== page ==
Melting the Organizational Boundaries in Border Security: An Initiative for the 1990s   [open pdf - 1MB]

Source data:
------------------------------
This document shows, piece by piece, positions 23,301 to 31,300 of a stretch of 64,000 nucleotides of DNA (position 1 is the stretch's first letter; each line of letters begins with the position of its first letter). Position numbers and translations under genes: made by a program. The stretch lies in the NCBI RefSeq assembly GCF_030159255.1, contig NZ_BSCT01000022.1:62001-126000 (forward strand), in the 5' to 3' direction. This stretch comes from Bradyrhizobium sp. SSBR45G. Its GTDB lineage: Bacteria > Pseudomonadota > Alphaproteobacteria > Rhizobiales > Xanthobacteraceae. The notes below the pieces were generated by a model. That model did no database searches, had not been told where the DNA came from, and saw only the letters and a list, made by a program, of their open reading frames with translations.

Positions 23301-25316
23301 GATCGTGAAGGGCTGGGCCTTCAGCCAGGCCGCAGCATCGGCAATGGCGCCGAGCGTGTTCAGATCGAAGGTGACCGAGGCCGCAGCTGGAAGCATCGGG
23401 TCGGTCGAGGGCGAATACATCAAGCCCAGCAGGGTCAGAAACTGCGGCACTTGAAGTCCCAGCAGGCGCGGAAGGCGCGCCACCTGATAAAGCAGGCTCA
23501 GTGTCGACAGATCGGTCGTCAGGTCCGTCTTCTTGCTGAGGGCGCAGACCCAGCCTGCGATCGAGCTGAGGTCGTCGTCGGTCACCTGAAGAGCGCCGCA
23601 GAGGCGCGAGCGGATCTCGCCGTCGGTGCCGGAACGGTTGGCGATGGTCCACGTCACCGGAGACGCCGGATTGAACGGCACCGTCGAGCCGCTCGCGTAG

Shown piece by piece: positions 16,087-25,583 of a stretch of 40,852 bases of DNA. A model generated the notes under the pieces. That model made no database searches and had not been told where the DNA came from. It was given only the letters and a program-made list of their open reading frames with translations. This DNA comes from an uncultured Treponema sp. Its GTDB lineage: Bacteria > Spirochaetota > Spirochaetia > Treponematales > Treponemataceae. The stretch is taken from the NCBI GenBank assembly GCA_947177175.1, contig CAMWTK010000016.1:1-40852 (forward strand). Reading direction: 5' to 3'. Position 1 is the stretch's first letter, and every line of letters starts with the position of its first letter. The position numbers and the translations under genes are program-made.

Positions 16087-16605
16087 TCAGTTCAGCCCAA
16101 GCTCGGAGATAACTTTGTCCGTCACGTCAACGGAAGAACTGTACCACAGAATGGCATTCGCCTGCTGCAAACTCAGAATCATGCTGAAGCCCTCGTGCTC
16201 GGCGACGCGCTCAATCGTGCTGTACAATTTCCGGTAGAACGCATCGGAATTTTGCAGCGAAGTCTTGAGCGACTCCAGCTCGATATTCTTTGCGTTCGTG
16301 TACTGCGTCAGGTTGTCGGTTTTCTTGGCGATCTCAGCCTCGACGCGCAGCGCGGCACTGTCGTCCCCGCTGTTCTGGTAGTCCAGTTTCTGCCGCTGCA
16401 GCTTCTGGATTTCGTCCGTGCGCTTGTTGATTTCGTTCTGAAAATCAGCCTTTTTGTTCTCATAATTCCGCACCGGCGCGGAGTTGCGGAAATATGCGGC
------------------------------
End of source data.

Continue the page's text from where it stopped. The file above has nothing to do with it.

"The World Trade Center is bombed. Between two and four million illegal aliens are currently in the U.S. A ship laden with Chinese indentured servants runs aground in New York City. What is the common link? Do we have a border security system or not? Can we improve border security in a way that is consistent with the longstanding humanitarian traditions of this nation? This paper examines the history of border security and the contemporary situation. It reviews various 'fixes' to that system which have been proposed during the past fifteen years. Drawing upon the lessons learned from the case of Sheikh Omar Abdurrahrnan (the 'Blind Sheikh' of World Trade Center fame), the paper develops a proposal for 'reinventing' U.S. border security by establishing a Border Security Agency (BSA). This agency, which would report to the Attorney General, would absorb all immigration and customs responsibilities currently held by the Department of State, the Customs Service of the Treasury and the Immigration and Naturalization Service of the Department of Justice. The paper argues that establishing a BSA would help ensure a seamless and effective border security system which would operate from the embassy or consulate in which a visa is issued through port-of-entry processing in the United States."

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